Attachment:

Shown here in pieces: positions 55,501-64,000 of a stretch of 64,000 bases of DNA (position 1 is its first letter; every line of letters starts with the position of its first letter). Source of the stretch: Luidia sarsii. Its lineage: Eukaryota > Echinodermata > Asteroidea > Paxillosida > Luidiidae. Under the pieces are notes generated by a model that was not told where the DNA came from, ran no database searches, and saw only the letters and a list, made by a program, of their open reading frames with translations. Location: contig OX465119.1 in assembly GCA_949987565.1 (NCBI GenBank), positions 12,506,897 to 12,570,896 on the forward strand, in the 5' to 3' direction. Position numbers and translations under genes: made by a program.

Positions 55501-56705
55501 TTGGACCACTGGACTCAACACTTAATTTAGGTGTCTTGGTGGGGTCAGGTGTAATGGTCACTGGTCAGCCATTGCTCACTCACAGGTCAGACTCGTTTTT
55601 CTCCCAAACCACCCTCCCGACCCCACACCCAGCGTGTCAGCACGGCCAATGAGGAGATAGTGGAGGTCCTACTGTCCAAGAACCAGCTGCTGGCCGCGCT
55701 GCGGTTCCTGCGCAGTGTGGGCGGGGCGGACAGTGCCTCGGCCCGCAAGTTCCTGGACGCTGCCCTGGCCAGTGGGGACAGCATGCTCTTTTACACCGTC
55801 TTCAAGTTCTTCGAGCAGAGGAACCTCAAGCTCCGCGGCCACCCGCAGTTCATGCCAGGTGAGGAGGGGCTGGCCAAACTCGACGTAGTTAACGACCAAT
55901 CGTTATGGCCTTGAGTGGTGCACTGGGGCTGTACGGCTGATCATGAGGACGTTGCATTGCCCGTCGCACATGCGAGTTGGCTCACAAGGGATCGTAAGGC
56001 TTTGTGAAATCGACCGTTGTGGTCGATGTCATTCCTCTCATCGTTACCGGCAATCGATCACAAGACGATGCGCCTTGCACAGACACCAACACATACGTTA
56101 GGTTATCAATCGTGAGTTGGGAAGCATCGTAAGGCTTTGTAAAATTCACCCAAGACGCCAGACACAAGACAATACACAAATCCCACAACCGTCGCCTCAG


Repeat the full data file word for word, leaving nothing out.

Shown here in pieces: positions 55,501-64,000 of a stretch of 64,000 bases of DNA (position 1 is its first letter; every line of letters starts with the position of its first letter). Source of the stretch: Luidia sarsii. Its lineage: Eukaryota > Echinodermata > Asteroidea > Paxillosida > Luidiidae. Under the pieces are notes generated by a model that was not told where the DNA came from, ran no database searches, and saw only the letters and a list, made by a program, of their open reading frames with translations. Location: contig OX465119.1 in assembly GCA_949987565.1 (NCBI GenBank), positions 12,506,897 to 12,570,896 on the forward strand, in the 5' to 3' direction. Position numbers and translations under genes: made by a program.

Positions 55501-56705
55501 TTGGACCACTGGACTCAACACTTAATTTAGGTGTCTTGGTGGGGTCAGGTGTAATGGTCACTGGTCAGCCATTGCTCACTCACAGGTCAGACTCGTTTTT
55601 CTCCCAAACCACCCTCCCGACCCCACACCCAGCGTGTCAGCACGGCCAATGAGGAGATAGTGGAGGTCCTACTGTCCAAGAACCAGCTGCTGGCCGCGCT
55701 GCGGTTCCTGCGCAGTGTGGGCGGGGCGGACAGTGCCTCGGCCCGCAAGTTCCTGGACGCTGCCCTGGCCAGTGGGGACAGCATGCTCTTTTACACCGTC
55801 TTCAAGTTCTTCGAGCAGAGGAACCTCAAGCTCCGCGGCCACCCGCAGTTCATGCCAGGTGAGGAGGGGCTGGCCAAACTCGACGTAGTTAACGACCAAT
55901 CGTTATGGCCTTGAGTGGTGCACTGGGGCTGTACGGCTGATCATGAGGACGTTGCATTGCCCGTCGCACATGCGAGTTGGCTCACAAGGGATCGTAAGGC
56001 TTTGTGAAATCGACCGTTGTGGTCGATGTCATTCCTCTCATCGTTACCGGCAATCGATCACAAGACGATGCGCCTTGCACAGACACCAACACATACGTTA
56101 GGTTATCAATCGTGAGTTGGGAAGCATCGTAAGGCTTTGTAAAATTCACCCAAGACGCCAGACACAAGACAATACACAAATCCCACAACCGTCGCCTCAG